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- From: "Simon St.Laurent" <SimonStL@classic.msn.com>
- To: "Xml-Dev (E-mail)" <email@example.com>
- Date: Sun, 12 Jul 98 15:09:37 UT
At long last, here is the revised Attribute Declarations section. Note that
it provides for attributes to be declared outside of XSC:ElementDecl elements,
and uses attributes instead of child elements to make its declarations. I
also gave XSC:AttDef an id attribute.
This draft underwent some drastic changes based on XML-Dev discussions; I'm
suspecting that there are more mistakes in here than usual. Please read it
closely. There are some changes in other sections that need to be made, like
Name vs. name as an attribute for XSC:ElementDecl.
As always, a prettier HTML version of this will be posted shortly at
Dynamic HTML: A Primer / XML: A Primer / Cookies
2.4 Attribute Declarations
Attribute declarations are made with empty XSC:AttDef elements. XSC:AttDef
elements may be nested inside of XSC:ElementDecl element declarations or
linked to element. The data type of an attribute is defined with an attribute,
as is a declaration of whether or not it is required and a possible default
<!ELEMENT XSC:AttDef (XSC:Doc?, XSC:More)>
Name NMTOKEN #REQUIRED
Element NMTOKEN #IMPLIED
id ID #IMPLIED
Type (CData |
Required (Yes | No) "No"
Fixed (Yes | No) "No"
Enumeration NMTOKENS #IMPLIED
AttValue CDATA #IMPLIED>
In XSchema 1.0, an attribute declaration (XSC:AttDef element) may be nested
within the element declaration (XSC:ElementDecl element) for the element to
which the attribute belongs. If the XSC:AttDef element appears nested inside
an XSC:ElementDecl element, the Element attribute must be ignored. If the
XSC:AttDef element appears nested under the XSC:XSchema element, the Element
attribute should contain a name token corresponding to the Name attribute of
the element to which this attribute applies.
The Name attribute of the XSC:AttDef element provides the name by which the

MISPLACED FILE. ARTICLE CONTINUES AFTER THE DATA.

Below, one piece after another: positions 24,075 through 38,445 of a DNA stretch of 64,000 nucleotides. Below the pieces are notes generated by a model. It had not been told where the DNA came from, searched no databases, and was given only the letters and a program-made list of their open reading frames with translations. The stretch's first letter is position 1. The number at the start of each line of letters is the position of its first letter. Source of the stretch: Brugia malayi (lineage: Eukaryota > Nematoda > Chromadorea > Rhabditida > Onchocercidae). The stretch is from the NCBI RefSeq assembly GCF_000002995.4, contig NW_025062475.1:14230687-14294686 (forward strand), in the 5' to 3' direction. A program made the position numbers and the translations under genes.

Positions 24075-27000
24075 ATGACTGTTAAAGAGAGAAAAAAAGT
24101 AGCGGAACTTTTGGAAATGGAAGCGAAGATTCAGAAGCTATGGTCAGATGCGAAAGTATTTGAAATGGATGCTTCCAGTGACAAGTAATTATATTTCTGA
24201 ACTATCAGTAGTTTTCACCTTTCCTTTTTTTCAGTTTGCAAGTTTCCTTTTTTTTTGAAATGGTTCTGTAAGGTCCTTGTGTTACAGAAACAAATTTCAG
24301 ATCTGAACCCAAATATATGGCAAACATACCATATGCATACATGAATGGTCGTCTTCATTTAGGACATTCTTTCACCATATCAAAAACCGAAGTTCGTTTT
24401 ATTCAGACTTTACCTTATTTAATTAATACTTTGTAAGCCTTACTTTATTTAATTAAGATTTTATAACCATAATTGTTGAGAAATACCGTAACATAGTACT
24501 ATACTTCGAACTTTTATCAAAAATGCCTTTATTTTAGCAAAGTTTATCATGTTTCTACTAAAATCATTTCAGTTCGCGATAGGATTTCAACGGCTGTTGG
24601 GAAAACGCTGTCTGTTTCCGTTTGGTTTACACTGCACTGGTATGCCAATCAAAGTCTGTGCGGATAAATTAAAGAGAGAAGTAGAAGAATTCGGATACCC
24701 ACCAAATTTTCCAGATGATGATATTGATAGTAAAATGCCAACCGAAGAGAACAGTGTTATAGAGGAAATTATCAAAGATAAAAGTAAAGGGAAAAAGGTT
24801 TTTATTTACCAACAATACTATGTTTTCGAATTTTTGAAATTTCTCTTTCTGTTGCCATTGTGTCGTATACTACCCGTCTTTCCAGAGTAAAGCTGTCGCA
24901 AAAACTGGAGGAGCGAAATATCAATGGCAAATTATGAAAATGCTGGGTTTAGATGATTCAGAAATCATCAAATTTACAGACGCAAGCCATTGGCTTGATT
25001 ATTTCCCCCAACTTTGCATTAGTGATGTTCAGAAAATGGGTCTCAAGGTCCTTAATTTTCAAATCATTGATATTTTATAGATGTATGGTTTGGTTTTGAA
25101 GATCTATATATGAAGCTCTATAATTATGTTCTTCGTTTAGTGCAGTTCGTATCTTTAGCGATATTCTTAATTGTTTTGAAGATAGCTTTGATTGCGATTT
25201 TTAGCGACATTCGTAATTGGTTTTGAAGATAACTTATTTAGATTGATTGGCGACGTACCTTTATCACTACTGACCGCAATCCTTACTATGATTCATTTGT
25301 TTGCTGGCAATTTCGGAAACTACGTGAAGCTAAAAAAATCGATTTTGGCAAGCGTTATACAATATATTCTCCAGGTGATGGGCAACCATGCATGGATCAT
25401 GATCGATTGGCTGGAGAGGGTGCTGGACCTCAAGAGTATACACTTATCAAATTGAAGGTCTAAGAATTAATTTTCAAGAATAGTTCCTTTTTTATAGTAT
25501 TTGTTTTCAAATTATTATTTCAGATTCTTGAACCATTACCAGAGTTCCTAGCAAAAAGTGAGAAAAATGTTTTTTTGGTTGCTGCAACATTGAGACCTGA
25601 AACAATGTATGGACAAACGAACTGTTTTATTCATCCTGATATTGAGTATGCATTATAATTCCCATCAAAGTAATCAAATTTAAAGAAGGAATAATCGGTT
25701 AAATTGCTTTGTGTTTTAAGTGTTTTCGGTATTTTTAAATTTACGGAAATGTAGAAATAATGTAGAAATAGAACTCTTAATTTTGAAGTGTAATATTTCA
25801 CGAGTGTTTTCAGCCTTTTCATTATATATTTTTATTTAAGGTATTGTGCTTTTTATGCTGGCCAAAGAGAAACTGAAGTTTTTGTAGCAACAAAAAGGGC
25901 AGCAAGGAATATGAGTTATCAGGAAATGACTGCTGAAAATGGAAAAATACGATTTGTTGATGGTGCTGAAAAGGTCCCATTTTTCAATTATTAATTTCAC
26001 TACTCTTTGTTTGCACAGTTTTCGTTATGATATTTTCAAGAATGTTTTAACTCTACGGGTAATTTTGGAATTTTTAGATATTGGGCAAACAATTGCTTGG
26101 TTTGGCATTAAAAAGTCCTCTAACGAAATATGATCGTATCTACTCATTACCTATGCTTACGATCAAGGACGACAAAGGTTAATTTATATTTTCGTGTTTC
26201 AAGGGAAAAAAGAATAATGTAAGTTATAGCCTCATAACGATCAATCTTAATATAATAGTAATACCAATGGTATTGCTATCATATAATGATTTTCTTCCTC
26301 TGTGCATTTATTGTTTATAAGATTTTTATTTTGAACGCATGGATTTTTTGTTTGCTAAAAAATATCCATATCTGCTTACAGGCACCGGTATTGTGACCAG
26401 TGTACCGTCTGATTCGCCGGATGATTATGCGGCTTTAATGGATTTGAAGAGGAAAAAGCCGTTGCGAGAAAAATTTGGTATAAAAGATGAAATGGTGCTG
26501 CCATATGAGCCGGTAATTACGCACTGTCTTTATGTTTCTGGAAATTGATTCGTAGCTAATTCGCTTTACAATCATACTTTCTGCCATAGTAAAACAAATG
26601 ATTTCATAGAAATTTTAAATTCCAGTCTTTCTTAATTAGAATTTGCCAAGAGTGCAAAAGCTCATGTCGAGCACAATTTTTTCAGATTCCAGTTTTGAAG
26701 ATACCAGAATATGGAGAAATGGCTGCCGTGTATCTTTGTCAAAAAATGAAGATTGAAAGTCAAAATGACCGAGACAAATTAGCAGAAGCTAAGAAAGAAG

attribute will be identified. A nested declaration is shown below.
<XSC:AttDef Name="status" ...additionalAttributeInformation.../>
This declares an element with the name Species that has an attribute named
status. If the status attribute was declared outside of the Species element
declaration, the declarations would appear as shown below.
<XSC:AttDef Name="status" Element="Species"
Merely naming an attribute may be adequate. Attribute declarations may
identify data types and provide information about whether the attribute is
required. By default, attributes will be assumed to contain character data
(CData), not be required, and have no default value. This information is
declared using additional attributes. The simplest attribute declaration
possible identifies an attribute as containing character data (CData) and
allows the attribute to be optional, as shown below.
Applications may also use the id attribute to provide unique identifiers for
attribute declarations using values that are unique within the XSchema.
2.4.2 Attribute Types
XSchema 1.0 provides equivalents for all of the XML 1.0 DTD attribute types.
All of them are declared using attribute values within the XSC:AttDef element.
The CData attribute type is one of the most common, permitting an attribute to
contain character data as defined by the XML 1.0 specification. If the Species
element were to contain an attribute providing the Latin name of the species,
the declaration could look like the following. (The Type attribute could
actually be omitted in this case, as CData is the default type.)
<XSC:AttDef name="Latin" Type="CData"/>
This attribute would then be available for use in instances of the Species
<Species Latin="Passerina cyanea">...additionalContent...</Species>
The ID attribute type is used to uniquely identify elements in a document for
application processing. IDRef and IDRefs attribute types are used to refer to
a single ID value in the same document or multiple ID values in the same
document, separated by whitespace, respectively. These attribute declarations
should be used with the same constraints as apply to ID, IDREF, and IDREFS
attribute types in XML 1.0.
The Entity and Entities attribute types identify the names of unparsed